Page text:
immense (adj.) Look up immense at
"great beyond measure," early 15c., from Old French immense (mid-14c.), from Latin immensus "immeasurable, boundless," also used figuratively, from assimilated form of in- "not, opposite of" (see in- (1)) + mensus "measured," past participle of metiri "to measure" (see measure (v.)). A vogue word in 18c., and mocked as such:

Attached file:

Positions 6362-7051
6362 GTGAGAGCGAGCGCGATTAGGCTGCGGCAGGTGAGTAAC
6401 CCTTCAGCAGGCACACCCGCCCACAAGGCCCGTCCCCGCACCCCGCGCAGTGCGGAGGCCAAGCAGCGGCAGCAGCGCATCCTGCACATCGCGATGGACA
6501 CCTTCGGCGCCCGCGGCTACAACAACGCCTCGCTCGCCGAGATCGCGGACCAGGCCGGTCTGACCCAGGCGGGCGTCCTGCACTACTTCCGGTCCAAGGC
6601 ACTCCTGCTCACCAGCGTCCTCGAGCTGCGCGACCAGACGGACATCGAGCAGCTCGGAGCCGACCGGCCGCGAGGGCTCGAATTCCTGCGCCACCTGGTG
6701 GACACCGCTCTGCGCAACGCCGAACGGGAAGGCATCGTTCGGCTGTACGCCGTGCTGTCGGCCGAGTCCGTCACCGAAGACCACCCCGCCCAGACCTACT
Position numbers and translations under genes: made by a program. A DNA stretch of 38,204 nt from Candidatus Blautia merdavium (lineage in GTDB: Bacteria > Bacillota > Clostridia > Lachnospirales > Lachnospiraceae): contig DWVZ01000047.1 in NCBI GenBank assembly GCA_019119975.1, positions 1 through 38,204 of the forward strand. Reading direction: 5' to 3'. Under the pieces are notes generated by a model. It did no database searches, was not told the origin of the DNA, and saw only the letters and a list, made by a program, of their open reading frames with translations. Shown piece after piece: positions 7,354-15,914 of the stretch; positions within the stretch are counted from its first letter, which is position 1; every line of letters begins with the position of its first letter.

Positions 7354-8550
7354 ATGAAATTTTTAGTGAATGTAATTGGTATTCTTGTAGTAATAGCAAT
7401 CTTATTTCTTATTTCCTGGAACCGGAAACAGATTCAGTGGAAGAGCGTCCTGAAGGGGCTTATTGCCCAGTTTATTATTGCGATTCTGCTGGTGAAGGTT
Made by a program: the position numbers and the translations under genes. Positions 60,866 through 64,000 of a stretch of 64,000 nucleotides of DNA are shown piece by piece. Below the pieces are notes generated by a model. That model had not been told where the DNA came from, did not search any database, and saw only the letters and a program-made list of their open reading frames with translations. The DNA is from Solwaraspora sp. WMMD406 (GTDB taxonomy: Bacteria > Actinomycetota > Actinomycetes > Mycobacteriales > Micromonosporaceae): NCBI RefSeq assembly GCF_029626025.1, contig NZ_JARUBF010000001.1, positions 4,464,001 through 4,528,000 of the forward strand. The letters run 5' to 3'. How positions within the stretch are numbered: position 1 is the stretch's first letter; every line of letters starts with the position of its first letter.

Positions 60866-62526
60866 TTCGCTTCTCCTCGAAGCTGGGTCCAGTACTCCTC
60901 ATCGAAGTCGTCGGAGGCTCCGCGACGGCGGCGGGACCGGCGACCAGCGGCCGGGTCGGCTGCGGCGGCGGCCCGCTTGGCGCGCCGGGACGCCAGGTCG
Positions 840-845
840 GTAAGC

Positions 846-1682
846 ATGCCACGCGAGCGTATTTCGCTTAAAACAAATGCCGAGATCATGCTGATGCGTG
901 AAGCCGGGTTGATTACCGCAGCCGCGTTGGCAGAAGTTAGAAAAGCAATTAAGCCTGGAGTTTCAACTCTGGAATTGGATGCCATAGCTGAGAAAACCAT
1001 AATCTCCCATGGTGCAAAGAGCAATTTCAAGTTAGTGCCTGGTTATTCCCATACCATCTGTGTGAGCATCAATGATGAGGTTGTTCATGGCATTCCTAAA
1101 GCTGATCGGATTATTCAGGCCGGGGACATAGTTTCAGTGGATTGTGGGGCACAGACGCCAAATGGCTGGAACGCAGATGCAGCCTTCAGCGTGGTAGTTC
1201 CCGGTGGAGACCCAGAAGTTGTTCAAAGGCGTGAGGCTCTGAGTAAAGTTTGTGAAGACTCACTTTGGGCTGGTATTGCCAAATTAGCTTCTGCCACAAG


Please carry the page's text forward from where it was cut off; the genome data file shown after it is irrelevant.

For instance, a long while every thing was immense great and immense little, immense handsome and immense ugly. Miss Tippet from the cloisters, could not drink tea with Master Parchment at the White Conduit-house, unless it was an immense fine day, yet probably it might rain so immense, there was no going without a coach. ["Town and Country Magazine" (in "Annual Register" for 1772)]